The object of the present invention is to provide a method and apparatus wherein, by means of an alternating current impedance method, the corrosion rate of a metal in various environments can be continuously and automatically measured without substantially influencing the corrosion reaction.
The method of measuring the corrosion rates of metals according to the present invention is characterized in that a pair of plates made of the metal to be tested are immersed in a given spaced relation in the liquid medium substantially corresponding to the environment to which the metal is to be subjected during use, and small alternating current voltages of significantly different frequencies are simultaneously applied between the plates and the alternating current impedance of the corrosion reaction is determined from the current flowing between such plates.
A preferred embodiment of an apparatus for measuring corrosion rates according to the present invention comprises a measuring tank containing the liquid medium corresponding to the environment to be tested and a pair of plates of the metal to be evaluated at least partially immersed therein in spaced relation, a mixer-buffer connected to each of a high frequency sinusoidal wave oscillator and low frequency sinusoidal wave oscillator to provide a small alternating current voltage output signal combining the output of both sinusoidal wave oscillators, the mixer output being applied to one of a pair of test plates, a current-to-voltage converter is connected to the other plate to amplify the currents flowing through the measuring tank and convert the same to voltages, the output of the converter is delivered in parallel to a high pass filter and associated peak hold and low pass filter and associated peak hold, and the outputs of the peak hold are connected to an analyzing circuit performing the mathematical manipulations of the separate high and low frequency voltages which provides an indication of the rate at which corrosion reaction is taking place.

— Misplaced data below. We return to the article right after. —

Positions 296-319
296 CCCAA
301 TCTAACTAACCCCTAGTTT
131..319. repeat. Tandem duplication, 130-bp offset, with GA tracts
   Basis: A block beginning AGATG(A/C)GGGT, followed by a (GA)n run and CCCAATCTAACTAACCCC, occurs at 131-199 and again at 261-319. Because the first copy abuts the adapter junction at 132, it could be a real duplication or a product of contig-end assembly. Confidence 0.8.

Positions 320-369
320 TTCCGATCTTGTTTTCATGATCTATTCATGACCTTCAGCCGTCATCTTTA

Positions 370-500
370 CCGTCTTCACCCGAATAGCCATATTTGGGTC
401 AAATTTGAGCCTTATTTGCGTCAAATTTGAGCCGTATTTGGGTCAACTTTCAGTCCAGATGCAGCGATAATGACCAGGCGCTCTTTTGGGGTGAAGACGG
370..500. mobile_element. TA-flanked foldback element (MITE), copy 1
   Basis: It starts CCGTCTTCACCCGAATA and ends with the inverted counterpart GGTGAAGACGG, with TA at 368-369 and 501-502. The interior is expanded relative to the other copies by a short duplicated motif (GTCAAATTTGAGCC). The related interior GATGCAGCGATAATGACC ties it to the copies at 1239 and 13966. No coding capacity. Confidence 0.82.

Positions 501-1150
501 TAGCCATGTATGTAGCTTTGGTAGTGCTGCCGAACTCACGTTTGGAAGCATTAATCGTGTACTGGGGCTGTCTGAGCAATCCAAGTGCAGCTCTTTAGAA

FIG. 1 is a block diagram showing a preferred embodiment of an apparatus according to the present invention.
FIG. 2 is a graph plotting the relationship of the corrosion rate of iron in solutions of two acids each at two different concentrations with the time of exposure to the solution.
FIG. 3 is a similar graph plotting the relationships of the corrosion rates of several different metals and alloys in certain acid solutions with the time of exposure.
FIG. 4 is a similar graph plotting the relationship of the corrosion rate of iron in saline water of a concentration close to sea water with the time of exposure.